Fred’s Walk 2023 began with a light lunch at Daniels Spectrum.    Photo by Rob Campbell 02 June

How did Fred’s Walk get started?

In 2016, Fred Victor ran an event called Get Your Move On which invited folks to band together and form teams to fundraise in various unrelated activities all on the same weekend. In 2018, an executive in the organization decided to improve the affair by arranging a grand tour. The very first Fred’s Walk had seven walkers. This year, Fred’s Walk 2023 had over two hundred participants and raised over two hundred thousand dollars.  The money will be spent doing maintenance and keeping the lights on at their many facilities.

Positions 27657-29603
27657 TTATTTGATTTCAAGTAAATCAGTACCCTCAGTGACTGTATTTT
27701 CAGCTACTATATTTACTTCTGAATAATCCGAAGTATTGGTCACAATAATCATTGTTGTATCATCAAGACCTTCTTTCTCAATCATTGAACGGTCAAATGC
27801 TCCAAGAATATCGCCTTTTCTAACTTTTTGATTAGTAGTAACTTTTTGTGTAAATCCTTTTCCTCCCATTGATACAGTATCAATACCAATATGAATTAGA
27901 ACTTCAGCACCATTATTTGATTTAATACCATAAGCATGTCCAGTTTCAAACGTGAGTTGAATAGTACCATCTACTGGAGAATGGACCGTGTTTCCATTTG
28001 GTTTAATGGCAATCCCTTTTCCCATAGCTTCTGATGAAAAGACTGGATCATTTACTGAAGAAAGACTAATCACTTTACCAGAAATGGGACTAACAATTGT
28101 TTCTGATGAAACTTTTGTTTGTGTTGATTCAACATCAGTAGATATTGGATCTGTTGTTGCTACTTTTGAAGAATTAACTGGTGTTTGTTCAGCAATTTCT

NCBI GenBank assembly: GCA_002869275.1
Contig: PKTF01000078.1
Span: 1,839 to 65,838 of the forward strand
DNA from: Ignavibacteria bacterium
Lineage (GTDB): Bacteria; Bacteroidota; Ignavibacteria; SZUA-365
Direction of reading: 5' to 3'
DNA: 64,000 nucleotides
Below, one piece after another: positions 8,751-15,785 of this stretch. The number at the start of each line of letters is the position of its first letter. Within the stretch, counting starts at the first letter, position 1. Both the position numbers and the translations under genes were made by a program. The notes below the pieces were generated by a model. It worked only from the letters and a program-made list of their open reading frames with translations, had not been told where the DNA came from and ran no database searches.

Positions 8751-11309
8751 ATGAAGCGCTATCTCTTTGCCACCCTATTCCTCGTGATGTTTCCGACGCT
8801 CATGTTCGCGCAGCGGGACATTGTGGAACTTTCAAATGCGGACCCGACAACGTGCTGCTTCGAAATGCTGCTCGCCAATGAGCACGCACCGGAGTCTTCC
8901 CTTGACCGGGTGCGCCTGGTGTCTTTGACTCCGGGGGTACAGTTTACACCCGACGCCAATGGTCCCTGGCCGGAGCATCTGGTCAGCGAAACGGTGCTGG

Fred's Walk to End Homeless in Toronto
Fred’s Walk begins at Daniels Spectrum on Gerrard street. Photo by Rob Campbell 03 May 2023

What happened on the 2023 Fred’s Walk?

Inside the auditorium at Daniel’s Spectrum, the day began with some inspiring speeches and a presentation acknowledging the aboriginal peoples who dwelt in these parts before French and English explorers sailed the St. Lawrence. That would have been a time before homelessness.

The walking tour progressed south from Daniel’s Spectrum to 36 Lombard St. Suite 300, Fred Victor’s administrative centre. Here we met passionate admin staff who told us of specific situations where their clients had nowhere to turn, and needed more than just a bed and a hot meal.  Fred Victor helps folks access emergency dentistry, physical therapy, and mental health services as well as obtain legal advocacy. They offer solutions to the problems homeless people face in Toronto.

Fred's Walk on Front Street - Fred Victor Employment and Training Center
Fred’s Walk on Front Street – Photo by Rob Campbell 02 June 2023